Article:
As an intelligence professional by trade, it is important to understand that participating in change and innovation at the level of this program is typically out of reach for the vast majority of enlisted and junior officers. My observation has been that the intelligence community, although widely relevant and necessary, does not adequately empower its members to think outside the box, push the boundaries of conventional or accepted practices, or create new practices and methodologies. Often this is because we are quite limited by an inordinate amount of customer requirements, leadership demands, and outdated expectations on product churning and deliverables. Shift is unique in the way that it extracts talented individuals with extraordinary potential from their regular duties and employs them full-time towards innovation and bridging gaps with the tech industry. My time at PeakMetrics opened my eyes to several actionable takeaways the DoD could adopt in its mission to modernize and advance as its missions require.
Lean Startup Applications for Continuous Innovation in the DoD
When I got to PeakMetrics, I was given The Lean Startup by Eric Ries as a gift. After informing me that much of their business model and operating methodology was based upon this book, I began to notice that even large organizations could stand to learn from a few of the lessons in this book. The following items are a few of those foundational principles which I saw embodied at PeakMetrics that I believe could benefit various organizations in the DoD.
Put out a “minimum viable product” (MVP) – So often we see slowed, stagnant, or cancelled projects because teams were not able to invent or produce a one hundred percent solution before unveiling their idea to leadership. Moreover, ideas that are approved tend to be on incredibly long timelines and are subject to excessive delays throughout their project lifespan. Ries and PeakMetrics have built on the concept of putting out a MVP and continuing to iterate from there.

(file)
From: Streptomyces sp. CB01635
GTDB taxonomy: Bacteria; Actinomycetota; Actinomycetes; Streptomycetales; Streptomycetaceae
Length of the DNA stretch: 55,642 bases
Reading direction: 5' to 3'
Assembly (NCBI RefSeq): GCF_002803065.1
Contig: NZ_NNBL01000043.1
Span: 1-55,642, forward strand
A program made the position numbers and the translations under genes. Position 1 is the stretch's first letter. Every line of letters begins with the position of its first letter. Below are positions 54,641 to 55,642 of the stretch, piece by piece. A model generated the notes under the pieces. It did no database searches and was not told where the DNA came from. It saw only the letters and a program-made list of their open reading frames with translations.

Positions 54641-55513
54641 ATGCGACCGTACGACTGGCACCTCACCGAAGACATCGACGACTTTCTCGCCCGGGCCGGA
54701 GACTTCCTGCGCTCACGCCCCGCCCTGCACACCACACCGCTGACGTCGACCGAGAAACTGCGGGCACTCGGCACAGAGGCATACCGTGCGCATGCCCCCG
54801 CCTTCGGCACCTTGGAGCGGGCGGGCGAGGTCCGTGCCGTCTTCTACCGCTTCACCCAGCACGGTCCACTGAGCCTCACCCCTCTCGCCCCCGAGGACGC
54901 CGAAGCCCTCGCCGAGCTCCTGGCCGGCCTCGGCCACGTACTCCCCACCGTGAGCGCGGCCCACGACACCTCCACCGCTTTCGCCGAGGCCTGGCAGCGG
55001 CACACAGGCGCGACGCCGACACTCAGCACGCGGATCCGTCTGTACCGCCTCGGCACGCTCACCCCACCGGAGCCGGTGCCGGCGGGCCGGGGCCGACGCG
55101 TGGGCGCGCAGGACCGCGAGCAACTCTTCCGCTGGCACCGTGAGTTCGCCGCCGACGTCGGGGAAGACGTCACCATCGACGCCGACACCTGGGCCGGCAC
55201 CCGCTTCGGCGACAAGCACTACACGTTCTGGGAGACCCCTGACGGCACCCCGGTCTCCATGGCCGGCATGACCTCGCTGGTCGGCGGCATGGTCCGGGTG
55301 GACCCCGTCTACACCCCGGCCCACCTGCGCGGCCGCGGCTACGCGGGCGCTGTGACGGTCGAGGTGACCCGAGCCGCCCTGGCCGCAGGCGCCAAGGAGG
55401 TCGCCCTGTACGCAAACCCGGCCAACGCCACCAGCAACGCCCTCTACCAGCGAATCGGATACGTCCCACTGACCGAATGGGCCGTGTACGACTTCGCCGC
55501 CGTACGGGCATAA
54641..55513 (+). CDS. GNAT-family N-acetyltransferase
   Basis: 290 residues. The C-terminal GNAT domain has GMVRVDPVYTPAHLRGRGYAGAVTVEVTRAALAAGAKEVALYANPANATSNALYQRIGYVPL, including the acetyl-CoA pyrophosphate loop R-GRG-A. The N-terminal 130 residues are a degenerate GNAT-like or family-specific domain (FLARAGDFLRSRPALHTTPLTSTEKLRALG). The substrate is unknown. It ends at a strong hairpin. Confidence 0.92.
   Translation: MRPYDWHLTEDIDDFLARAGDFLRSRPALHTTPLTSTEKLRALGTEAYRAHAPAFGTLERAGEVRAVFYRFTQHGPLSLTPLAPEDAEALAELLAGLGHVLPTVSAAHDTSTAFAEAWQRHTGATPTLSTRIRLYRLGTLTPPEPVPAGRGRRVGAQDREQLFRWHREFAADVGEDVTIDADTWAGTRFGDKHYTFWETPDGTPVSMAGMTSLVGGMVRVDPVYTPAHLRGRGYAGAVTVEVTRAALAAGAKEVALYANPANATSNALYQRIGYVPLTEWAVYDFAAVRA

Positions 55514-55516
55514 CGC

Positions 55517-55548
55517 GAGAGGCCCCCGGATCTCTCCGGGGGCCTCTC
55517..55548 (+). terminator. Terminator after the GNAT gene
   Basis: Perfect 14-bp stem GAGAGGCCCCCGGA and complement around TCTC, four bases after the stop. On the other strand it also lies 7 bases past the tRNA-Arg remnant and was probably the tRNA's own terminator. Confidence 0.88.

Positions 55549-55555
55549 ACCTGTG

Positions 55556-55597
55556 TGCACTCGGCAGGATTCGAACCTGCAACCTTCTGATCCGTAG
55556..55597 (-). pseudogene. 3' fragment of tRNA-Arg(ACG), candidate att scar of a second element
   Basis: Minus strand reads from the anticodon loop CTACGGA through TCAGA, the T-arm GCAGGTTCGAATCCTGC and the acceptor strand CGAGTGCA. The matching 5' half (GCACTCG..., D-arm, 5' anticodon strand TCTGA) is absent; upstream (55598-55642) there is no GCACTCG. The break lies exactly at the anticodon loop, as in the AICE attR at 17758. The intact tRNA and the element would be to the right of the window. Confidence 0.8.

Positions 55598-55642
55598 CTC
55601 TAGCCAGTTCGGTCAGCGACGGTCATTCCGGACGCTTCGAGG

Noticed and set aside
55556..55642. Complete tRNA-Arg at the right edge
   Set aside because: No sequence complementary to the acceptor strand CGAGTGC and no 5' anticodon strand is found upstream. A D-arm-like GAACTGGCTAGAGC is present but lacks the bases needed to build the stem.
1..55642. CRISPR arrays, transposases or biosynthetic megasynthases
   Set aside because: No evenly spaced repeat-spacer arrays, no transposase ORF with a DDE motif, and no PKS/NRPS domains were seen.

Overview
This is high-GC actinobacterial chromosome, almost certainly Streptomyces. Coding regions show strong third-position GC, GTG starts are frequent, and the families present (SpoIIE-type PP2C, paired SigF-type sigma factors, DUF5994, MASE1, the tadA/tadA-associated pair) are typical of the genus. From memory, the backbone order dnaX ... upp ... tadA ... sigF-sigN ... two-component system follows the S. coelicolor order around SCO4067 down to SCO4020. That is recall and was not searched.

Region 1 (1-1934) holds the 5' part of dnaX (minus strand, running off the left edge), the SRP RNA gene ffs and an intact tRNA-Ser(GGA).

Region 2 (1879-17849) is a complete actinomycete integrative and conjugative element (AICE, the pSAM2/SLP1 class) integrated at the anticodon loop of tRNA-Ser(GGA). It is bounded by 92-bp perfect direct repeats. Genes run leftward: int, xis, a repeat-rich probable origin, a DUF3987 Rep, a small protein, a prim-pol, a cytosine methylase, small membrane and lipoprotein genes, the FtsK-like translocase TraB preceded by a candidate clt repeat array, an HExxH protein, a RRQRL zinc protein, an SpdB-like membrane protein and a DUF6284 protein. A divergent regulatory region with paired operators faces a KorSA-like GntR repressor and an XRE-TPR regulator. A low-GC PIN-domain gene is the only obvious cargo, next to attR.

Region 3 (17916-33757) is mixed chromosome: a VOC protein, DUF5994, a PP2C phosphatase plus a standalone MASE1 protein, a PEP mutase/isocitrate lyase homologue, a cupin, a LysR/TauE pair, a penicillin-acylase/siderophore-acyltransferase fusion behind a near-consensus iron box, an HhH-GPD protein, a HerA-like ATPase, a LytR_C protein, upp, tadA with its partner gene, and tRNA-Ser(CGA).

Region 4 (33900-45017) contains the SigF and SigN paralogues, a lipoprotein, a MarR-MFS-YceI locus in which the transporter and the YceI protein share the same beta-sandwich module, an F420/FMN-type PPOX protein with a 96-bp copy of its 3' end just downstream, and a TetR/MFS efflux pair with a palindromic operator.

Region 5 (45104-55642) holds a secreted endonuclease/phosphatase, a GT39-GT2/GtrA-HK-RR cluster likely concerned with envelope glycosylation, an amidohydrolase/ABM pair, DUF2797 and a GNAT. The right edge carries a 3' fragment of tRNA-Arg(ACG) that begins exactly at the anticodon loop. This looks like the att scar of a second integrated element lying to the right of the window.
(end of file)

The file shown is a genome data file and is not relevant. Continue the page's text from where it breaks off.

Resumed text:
The idea of an MVP revolves around the process of building, measuring, learning, and repeating in order to create a relevant product. Although the ideal in the DoD should often be to save as much time and money as possible (and in some ways this will always be necessary), many organizations are incapable of producing relevant products still because their schedule does not move quickly enough. Particularly in fields like my own, timeliness is very often directly linked to the relevance of the product. Waiting too long will often cause your customer base to continue to shrink indefinitely. For this reason, the DoD could benefit from using MVPs to produce products in a relevant and timely manner.
Be “lean” – This lesson centers on the idea of providing quick, responsive, thoughtful feedback to your customers and iterate as much as is necessary through the feedback you get from them. Although The Lean Startup is heavily biased towards the software industry, these approaches have proven to be effective and applicable to many other industries and are perhaps even more effective in organizations with heavy bureaucracy, regulations, and limitations.